Bell, 1907, Aërial Locomotion

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Alexander Graham Bell. Aërial Locomotion: with a few notes of progress in the construction of an aërodrome. Washington, D.C.: Press of Judd & Detweiler, Inc., 1907.

Scan at HathiTrust.

Pamphlet republishing an article of the same title from the National Geographic Magazine, January 1907. (Bell was former president of the National Geographic Society.)

Hails the new popularity of aviation as a return to the true science of flight, from which the balloon was a distraction. Reviews Otto Lilienthal, Octave Chanute, Samuel Pierpont Langley.

Wright Brothers: "Their machine has flown not once simply, but many times, and in the presence of witnesses; so that there can be no doubt that the first successful flying-machine has at last appeared."

Bell describes his own work on kites and mentions some publications:

  • "Kites with Radial Wings", communicated to the National Academy of Sciences on April 1899 and reviewed in the April 1899 Monthly Weather Review with illustrations
  • "The Tetrahedral Principle in Kite Structure" to the National Academy, 23 April 1903; published in National Geographic Magazine, June 1903.

He continues to extol the virtues of the tetrahedral kite (uni- or multi-cellular). he comments: "But there is always an element of instability in a horizontal aëroplane, especially if it is of large size, whereas kites composed exclusively of winged cells are wonderfully steady in the air under varying conditions, though deficient in lifting power; and the kites composed of the largest number of winged cells seem to be the most stable in the air."

He reviews some other kites including Hargrave's.

Specifics on the Frost King; experiments conducted in December 1905, and further work:

Since December, 1905, my attention has been directed to other points necessary to be considered before an aërodrome of the kite variety can be made, and to the assembling of the materials for its manufacture.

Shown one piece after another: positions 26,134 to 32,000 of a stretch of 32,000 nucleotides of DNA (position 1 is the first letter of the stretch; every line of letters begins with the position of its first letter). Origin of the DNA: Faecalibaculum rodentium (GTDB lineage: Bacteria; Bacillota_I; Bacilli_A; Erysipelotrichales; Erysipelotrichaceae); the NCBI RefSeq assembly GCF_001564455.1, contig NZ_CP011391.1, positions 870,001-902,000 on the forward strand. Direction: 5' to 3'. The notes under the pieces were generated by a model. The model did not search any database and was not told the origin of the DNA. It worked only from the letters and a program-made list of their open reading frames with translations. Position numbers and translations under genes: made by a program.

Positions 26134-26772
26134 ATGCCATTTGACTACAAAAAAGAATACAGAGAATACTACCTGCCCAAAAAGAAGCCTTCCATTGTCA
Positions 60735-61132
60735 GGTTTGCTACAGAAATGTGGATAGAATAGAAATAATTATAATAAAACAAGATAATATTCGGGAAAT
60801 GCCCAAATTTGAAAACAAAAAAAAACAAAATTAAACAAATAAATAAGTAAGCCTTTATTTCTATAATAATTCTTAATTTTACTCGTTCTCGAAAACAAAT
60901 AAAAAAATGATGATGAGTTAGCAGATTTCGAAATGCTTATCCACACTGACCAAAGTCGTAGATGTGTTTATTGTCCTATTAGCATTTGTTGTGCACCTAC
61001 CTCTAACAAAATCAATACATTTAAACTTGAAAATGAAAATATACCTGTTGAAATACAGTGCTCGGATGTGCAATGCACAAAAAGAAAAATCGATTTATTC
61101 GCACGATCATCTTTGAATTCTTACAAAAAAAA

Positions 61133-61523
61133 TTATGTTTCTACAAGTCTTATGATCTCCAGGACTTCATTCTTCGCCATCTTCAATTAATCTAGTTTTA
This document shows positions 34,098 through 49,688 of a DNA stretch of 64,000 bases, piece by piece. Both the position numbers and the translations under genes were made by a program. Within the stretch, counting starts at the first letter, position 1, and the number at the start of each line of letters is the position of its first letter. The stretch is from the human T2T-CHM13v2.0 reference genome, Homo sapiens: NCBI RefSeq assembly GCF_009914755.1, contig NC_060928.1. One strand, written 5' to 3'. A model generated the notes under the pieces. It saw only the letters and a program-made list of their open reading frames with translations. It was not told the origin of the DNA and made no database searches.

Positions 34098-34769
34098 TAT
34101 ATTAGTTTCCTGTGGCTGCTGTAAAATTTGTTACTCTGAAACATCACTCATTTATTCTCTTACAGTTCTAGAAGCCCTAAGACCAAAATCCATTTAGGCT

I have had to improve and simplify the method of making the winged cells themselves. Through the agency of Mr Hector P. McNeil, superintendent of the Volta laboratory, Washington, D.C., who is now taking up the manufacture of tetrahedral cells as a new business, I am now able to obtain cells constructed largely by machinery, and with stamped metal corners to hold the rods together.


Huge bibliography by/with Cyrus Adler of the Smithsonian, concluding with a list of aero-related articles published by the Smithsonian. (Presumably all considered by Brockett.)

Many pictures of fantastic kites of different origins, as well as some of the most important airships of the time.

Other versions of same?

Original title Aërial locomotion, with a few notes of progress in the construction of an aërodrome, by Alexander Graham Bell. 'An address read before the Washington Academy of Sciences, December 13, 1906. Partial bibliography relating to aerial locomotion, prepared through the courtesy of the Smithsonian Institution, by Dr. Cyrus Adler
Simple title Aërial locomotion, progress in the construction of an aërodrome
Authors Alexander Graham Bell, Cyrus Adler
Date 1907
Countries US
Languages en
Keywords bibliography, aerial locomotion, aerodrome, Academy of Sciences, Smithsonian Institution, Cyrus Adler, kite, Frost King, aerodynamics, Lawrence Hargrave, Wright Brothers, Octave Chanute, propulsion, propeller, marine, Hector P. McNeil, Volta laboratory, tetrahedral cells, tetrahedral kite
Journal National Geographic Magazine
Related to aircraft?
Page count
Word count

Sources

  • Brockett 1910 entry: Bell, Alexander Graham. Aërial locomotion, with a few notes of progress in the construc- tion of an aërodrome, by Alexander Graham Bell. 'An address read be- fore the Washington Academy of Sciences, December 13, 1906. Partial bibliography relating to aerial locomotion, prepared through the courtesy of the Smithsonian Institution, by Dr. Cyrus Adler': pp. 28, 32-34. Washington, D. C., Press of Judd & Detweiler, Inc., 1907. Cover-title, p. 34, ills. Reprinted from tbe National Geographic Magazine, Jan. 1907. LG (1546
  • Scan at HT